As a matter of fact, in 1990 Hopkinton’s State Aid paid for 54% of the Chariho School bill. The aid today now only pays 34% forcing property taxes to increase to fill the void.


What can we do?


Rhode Island’s population has been decreasing. This has effected student enrollments.


Exhibit 1D depicts the tri town school district budget compared to enrollments. According to Chariho’s own statistics, student enrollment has declined to a level below 1997.


This is not just a Chariho decline. The Westerly Schoolsystem has lost almost twice as many students as Chariho.


        We must encourage our school committee to reexamine spending in light of this trend.


        Exhibits 2, 2A, & 3 indicate a return to a trend of school budget under-estimating revenues and over-estimating expenses.


In the last 3 budgets (FY 06, 07, & 08) the combined budget increases, recommended the School Committee, totaled over $5.43 million. Yet, the combined 3 year total surplus was over $7.97 million.


Therefore, NO INCREASE WAS NECESSARY in the last 3 budgets. No taxation was necessary. If the School Committee had flat lined these budgets, they still would have had a 2 million surplus. Exhibit 4 documents this issue.


We must request the School Committee review these trends, understand which accounts caused this and budget accordingly. The taxpayers need relief.


In1995, the Rhode Island Public Expenditure Council, (RIPEC) reported Hopkinton ranked # 1 in the state for having the largest % of its budget pay for education (78% education vs. 22% town, RIPEC document attached).


By 2007 this portion had not changed much, education accounted for 78.2% of the budget with 21.8% for the municipal side.


Charlestown’s ratio in 1995 was 64.45% education to 35.55% town. By 2007 the ratio had improved with less attributed to education and became 60% with 40% for the town.


 In 2006, the Rhode Island Department of Municipal Affair’s data, (excluding fire district taxes), demonstrated Hopkinton had the 4th highest property tax burden. Charlestown had the 4th lowest.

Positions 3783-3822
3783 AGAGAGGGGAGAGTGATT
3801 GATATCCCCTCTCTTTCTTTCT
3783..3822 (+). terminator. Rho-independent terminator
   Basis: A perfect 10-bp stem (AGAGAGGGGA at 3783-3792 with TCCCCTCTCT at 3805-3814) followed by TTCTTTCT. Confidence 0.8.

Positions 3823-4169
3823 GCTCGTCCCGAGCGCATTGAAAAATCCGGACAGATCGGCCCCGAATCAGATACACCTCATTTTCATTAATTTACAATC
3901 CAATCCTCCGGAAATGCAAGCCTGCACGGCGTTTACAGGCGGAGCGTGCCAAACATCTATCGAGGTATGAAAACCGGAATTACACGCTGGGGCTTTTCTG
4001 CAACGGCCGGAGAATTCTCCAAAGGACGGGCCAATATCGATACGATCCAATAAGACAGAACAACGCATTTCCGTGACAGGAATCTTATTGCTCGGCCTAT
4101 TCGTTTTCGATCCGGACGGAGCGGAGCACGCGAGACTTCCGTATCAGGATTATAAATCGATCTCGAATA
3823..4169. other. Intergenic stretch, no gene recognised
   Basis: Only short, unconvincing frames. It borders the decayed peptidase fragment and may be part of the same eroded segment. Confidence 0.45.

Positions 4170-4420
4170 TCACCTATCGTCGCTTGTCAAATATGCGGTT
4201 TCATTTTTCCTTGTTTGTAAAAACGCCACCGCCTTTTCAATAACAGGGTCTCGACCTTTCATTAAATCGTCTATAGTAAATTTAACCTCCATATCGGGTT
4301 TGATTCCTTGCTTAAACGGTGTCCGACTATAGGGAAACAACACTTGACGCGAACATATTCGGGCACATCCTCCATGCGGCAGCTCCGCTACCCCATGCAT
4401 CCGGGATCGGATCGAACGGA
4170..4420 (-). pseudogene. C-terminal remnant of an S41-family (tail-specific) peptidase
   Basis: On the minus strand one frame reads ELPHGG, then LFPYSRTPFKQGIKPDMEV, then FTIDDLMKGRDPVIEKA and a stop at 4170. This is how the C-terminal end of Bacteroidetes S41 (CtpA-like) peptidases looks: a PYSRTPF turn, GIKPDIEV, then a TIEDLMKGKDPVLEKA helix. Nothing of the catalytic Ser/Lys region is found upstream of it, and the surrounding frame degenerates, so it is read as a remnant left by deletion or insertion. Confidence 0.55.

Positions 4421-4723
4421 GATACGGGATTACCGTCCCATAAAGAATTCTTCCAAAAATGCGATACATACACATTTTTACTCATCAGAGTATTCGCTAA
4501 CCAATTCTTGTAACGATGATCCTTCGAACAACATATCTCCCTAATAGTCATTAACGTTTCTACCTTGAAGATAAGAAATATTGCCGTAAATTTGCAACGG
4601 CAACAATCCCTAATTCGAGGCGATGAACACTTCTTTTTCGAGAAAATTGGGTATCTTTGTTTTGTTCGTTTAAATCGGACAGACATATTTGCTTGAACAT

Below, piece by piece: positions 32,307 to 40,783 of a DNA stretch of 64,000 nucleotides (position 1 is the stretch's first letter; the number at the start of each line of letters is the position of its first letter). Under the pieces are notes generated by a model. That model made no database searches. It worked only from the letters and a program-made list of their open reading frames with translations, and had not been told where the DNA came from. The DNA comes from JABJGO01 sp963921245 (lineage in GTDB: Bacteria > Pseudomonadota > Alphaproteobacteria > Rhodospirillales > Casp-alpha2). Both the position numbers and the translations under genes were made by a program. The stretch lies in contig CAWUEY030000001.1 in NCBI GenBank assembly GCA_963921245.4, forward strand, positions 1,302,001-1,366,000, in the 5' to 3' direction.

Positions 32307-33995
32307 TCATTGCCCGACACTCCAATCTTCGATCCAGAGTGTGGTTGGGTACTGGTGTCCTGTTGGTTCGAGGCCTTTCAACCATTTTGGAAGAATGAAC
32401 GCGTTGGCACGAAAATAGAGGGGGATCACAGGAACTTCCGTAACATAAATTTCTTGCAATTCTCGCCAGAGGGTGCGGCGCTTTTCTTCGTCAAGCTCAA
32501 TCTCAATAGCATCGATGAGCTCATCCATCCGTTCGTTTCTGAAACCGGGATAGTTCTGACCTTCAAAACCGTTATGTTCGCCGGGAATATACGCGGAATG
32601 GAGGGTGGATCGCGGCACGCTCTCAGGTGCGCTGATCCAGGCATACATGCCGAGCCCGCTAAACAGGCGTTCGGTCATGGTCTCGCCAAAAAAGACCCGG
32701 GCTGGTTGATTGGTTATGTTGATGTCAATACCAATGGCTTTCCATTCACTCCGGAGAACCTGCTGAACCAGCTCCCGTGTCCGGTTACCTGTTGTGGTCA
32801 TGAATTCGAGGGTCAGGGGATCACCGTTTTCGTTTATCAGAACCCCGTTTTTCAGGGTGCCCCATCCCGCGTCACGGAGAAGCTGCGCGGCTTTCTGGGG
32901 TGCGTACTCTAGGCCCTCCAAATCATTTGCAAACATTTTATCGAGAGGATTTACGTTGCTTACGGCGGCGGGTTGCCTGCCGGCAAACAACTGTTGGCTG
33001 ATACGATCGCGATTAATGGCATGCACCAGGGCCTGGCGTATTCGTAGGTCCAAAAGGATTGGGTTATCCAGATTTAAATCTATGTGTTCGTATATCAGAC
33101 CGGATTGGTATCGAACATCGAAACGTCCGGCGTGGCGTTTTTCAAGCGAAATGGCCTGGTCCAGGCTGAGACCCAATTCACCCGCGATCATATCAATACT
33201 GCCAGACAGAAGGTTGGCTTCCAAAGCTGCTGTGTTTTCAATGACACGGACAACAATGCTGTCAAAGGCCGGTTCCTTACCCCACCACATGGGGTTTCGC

This all leads to a fundamental argument between Charlestown residents and those residents who do not live in Charlestown but reside within the Chariho School District (or Richmondor Hopkinton).


        Are 3 different school taxes for 3 separate towns fair to the taxpayer? Fair to the towns


        Exhibit 5 shows how Charlestown, as a Town, pays more to the Chariho School, after state aid is applied.


        Exhibit 6 shows a $300,000 assessed home in 2007 would pay $1,353 for the school portion of the Charlestownbill. However, the $300,000 home, if located in Hopkinton, would pay $3,330 or $1,977 more. Or if the home’s address were Richmond, they would pay $3,471 or $2,118 more.


        This is the reason many Hopkinton residents have proclaimed, no more.


        What can we do? Exhibit 6 provides an example of how a 10-year phased in tax rate would impact district wide residents. Any claims that this would bankrupt Charlestown or force the elderly from their homes is not true.


        There are methods beyond a phased rate to “soften” any tax increase, such as a homestead exemption. This exemption lowers taxes for only residential owner occupied properties.


        Exhibit 7 & 8 shows the tri-town Chariho District with parcels by total assessed value. This provides an opportunity to see where the higher assessed parcels are located.


Exhibit 6 provides a general overview of the dollar effect or change in your tax bill, from the implementation of a single district wide school tax.


Also attached is Chapter 6 from the 1999 Chariho Facilities and Financial Study by MGT of America and Section IV. Chariho as a Taxing District, from the Chariho Exit & Expansion Committee, p 15-18.


I hope the exhibits contained within speak volumes and do generate more interest in resolving our local disputes within the Chariho School System.